Re: Looking for three old characters

From: Nick NICHOLAS (
Date: Mon Apr 10 2000 - 07:11:41 EDT

On Sun, 9 Apr 2000, Patrick Andries wrote:

> I have looked at the Unicode 3.0 charts but I could not
> quite find them. Does someone know whether they are actually
> many sources using them (aside from my book printed in
> 1969)?
> 1) reversed C (very similar to U+0187 and U+2183), this was
> called «antisigma» and used by old commentators to indicate
> an inversion. Could one use U+0187?
The antisigma turns up 22 times in the TLG corpus of Greek texts
(which is nearly complete for the Classical period), in 11 works --- most
prominently including our version of Homer. The antisigma was one of
several ancient editorial signs developed by Aristarchus of Samos; in
ancient critical editions of Homer, it denoted corrupted text (modern
scholarship uses the dagger equivalently). There is also a variant with a
dot in the middle (antisigma periestigmenon), occuring twice in our Iliad,
and used to point out juxtaposed variant readings in the Homeric text.

As the name implies, the antisigma is a horizontally reflected lunate
sigma (U+03F2); in fact, straight lunate sigma itself also turns up as an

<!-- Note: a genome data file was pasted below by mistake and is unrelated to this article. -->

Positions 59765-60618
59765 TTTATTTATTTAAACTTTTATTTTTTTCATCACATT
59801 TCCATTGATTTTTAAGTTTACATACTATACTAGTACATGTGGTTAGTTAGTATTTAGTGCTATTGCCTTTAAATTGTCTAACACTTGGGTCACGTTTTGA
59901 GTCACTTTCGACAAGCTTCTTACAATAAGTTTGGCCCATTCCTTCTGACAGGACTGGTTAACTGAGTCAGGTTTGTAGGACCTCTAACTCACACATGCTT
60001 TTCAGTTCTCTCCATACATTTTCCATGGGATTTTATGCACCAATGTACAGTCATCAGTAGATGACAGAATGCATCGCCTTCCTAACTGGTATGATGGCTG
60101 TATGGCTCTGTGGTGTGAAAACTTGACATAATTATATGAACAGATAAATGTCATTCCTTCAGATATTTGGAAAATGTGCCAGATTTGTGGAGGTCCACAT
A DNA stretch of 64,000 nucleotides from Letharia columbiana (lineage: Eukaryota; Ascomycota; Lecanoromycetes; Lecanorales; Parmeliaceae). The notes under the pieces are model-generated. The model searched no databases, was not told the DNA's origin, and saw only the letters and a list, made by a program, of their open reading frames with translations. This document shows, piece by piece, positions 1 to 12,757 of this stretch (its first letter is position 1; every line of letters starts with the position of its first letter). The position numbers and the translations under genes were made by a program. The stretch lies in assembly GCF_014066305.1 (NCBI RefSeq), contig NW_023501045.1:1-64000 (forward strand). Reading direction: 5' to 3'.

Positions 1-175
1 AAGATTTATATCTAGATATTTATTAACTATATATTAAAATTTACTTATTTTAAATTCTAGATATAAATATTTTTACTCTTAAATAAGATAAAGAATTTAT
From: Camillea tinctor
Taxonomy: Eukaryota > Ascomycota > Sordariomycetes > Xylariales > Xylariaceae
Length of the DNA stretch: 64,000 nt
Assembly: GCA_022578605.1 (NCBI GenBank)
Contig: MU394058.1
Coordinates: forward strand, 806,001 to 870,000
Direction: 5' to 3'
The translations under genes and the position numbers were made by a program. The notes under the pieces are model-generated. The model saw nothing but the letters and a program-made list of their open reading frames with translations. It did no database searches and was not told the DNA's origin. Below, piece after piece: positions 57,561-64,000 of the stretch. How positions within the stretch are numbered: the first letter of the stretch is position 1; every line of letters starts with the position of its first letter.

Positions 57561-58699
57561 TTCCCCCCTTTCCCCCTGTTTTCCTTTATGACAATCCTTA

Aristracheian sign. So the serif of U+0187 would probably not quite match.
In what I've seen, the character is capital, and sans-serif (reflecting as
it does a symbol rather than a letter proper.) (Then again, there has been
many a Classical Greek text published with compromises in the direction of
available Roman typefaces. The horrors the Greek symbols for 1/2 have
been subjected to spring to mind...)

Of course, the antisigma doesn't really *mean* the same as whatever U+0187
does, and such Greek signs in general are not currently covered by Unicode
3.0; since many of them are idiosyncratic or infrequent, and most of them
are not textual, I'm still trying to work out how many (if any) we might
propose for inclusion in the future, and in what guise.

On Claudius' proposals, I defer to others; my impression is you'd be lucky
to get a couple of inscriptions with them, and they'd be transcribed into
normal Roman anyway for scholarly purposes...

Nick Nicholas; Thesaurus Linguae Graecae,                    University of California, Irvine
 "The Orthodox Church lead the Greek nationalist movement in the island
  until 1977. Since then it has been in decline, confining itself mainly
  to the real estate market and homophobia."  (Andrew Apostolou, MGSA-L) 

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